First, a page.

Even if this sounds all eeriely familiar, the Lybia reporting also brought, even by the lowlife standards of today's mainstream media, an astonishing novelty. More then a month after the Lybian conflict started, not a single media outlet asks, let alone gives an answer to a very important question...
"Lybian rebels", who are those people?
It beggars belief that in the era of internet, satellite and mobile phones virtually nothing is known about one side of a conflict that threatens an entire region. If one can understand why the media won't cover the story much, bearing in mind their ant-Ghaddafi agenda, why aren't "rebels" themselves making an effort to present themselves to the world? Where are their sites, blogs, Facebook profiles and groups? Have they got something to hide, perhaps, and if so, what?
Teh answers to all these questions are given by the Nolan Chart columnist Andy Stone. Stone has discovered that the revolt against Ghaddafi, that started in Benghazi, was lead by an organization with the seemingly inoccuous name of National Conference of the Libyan Opposition. As it turns out, this group has it's internet site, but only in Arabic(why?). From it, Stone translated the organization's main grievances with Ghadaffi, which are:
•Qaddafi has closed an Islamic university and a seminary, has forbidden some Islamist publications, and has thrown thousands of Islamist activists into jail.
•Qaddafi has urged to put the Qur'an on the shelf, as no longer appropriate for this age.
•Qaddafi has made fun of the Islamic veil, calling it a "rag" and a "tent".
•Qaddafi has dared to say that Christians and Jews should be allowed to visit Mecca.
•Qaddafi has rejected the Hadith and Sunnah, and said he follows the Qur'an alone.
Besides this, Stone also quotes a Wikileaked State department document from 2008 which describes eastern Lybia(also known as Cyrenaica), the epicenter of the anti-Ghaddafi revolt, as an area of fervent Islamic sentiment, where "a number of Libyans who had fought and in some cases undergone 'religious and ideological training' in Afghanistan, Lebanon and the West Bank in the late 1970's and early 1980's had returned [...] in the mid to late 1980's". There they engaged into "a deliberate, coordinated campaign to propagate more conservative iterations of Islam, in part to prepare the ground for the eventual overthrow by the Libyan Islamic Fighting Group (LIFG) of Muammar Qadhafi's regime, which is 'hated' by conservative Islamists". While Qaddafi's position was perceived to be strong, the East Libyans sent jihadis to Iraq, where "fighting against U.S. and coalition forces in Iraq represented a way for frustrated young radicals to strike a blow against both Qadhafi and against his perceived American backers".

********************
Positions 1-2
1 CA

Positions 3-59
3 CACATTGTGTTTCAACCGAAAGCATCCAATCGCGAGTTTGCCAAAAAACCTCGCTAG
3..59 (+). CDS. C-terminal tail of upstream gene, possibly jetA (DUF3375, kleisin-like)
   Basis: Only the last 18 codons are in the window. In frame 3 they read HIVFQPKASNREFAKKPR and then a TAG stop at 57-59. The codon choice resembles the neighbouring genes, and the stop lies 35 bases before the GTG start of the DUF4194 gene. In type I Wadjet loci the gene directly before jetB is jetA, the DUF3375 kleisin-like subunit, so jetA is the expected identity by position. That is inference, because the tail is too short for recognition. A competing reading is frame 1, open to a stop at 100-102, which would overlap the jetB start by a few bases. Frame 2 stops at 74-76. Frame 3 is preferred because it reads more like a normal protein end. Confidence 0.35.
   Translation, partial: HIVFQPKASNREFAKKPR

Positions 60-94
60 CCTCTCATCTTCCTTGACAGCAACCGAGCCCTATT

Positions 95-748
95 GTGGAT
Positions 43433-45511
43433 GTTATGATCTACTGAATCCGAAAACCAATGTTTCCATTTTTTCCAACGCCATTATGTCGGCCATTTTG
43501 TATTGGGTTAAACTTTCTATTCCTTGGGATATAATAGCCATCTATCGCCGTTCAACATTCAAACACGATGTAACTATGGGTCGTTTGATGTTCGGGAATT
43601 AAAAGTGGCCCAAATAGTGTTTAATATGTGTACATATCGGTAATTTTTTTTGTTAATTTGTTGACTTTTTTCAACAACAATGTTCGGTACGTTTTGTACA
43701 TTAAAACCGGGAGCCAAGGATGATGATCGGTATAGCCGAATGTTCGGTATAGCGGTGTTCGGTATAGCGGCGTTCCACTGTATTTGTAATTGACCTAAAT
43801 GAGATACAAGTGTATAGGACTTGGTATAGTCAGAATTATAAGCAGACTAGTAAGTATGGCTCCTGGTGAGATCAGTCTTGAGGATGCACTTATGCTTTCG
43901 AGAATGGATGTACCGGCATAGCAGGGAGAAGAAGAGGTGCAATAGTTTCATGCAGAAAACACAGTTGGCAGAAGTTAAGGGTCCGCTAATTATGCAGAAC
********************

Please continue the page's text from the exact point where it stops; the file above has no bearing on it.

In light of all this, it is understandable why western governements and the media are trying to conceal all relevant information about the "rebels" and demonize Ghadaffi as much as possible. My impression, however, is that the population of USA and Europe is largely beyond such propaganda. There is a growing consciousness among common people about the dangers that islamist movements represent to their countries and way of life. In this day and age, it would be impossible to sell te reasons of goint to war on behalf of islamists, no matter how much politicians and the media try to villify Ghadaffi, not only attributing alleged "attrocities towards his own peolle" to him but also by dragging out "past sins" that they said they have put behind them when it suited them so.
It remains to be seen yet where this latest NATO-islamist alliance will lead to. The precedents teach us we can expect nothing good to come out of it.
UPDATE: Literally as I was typing this, I saw an article on Yahoo with the headline:"Who are the Lybian rebels". My mistake was to expect to find some substantial information in it. It is simply a littany of over-used propagandist canards fitting the "evil-dictator-versus-unarmed-peaceful-people" narrative. There is one small exception though: the writer describes the statement by the so-called Interim national council, the only known official body of the "rebels", as "reassuring buzzwords the West would like to hear". Meaning, "I might have to write this propagandist piece but I don't have to believe it". Also, the comments on the article are a true silver lining and confrim my thesis that westerners are largely beyond such propaganda.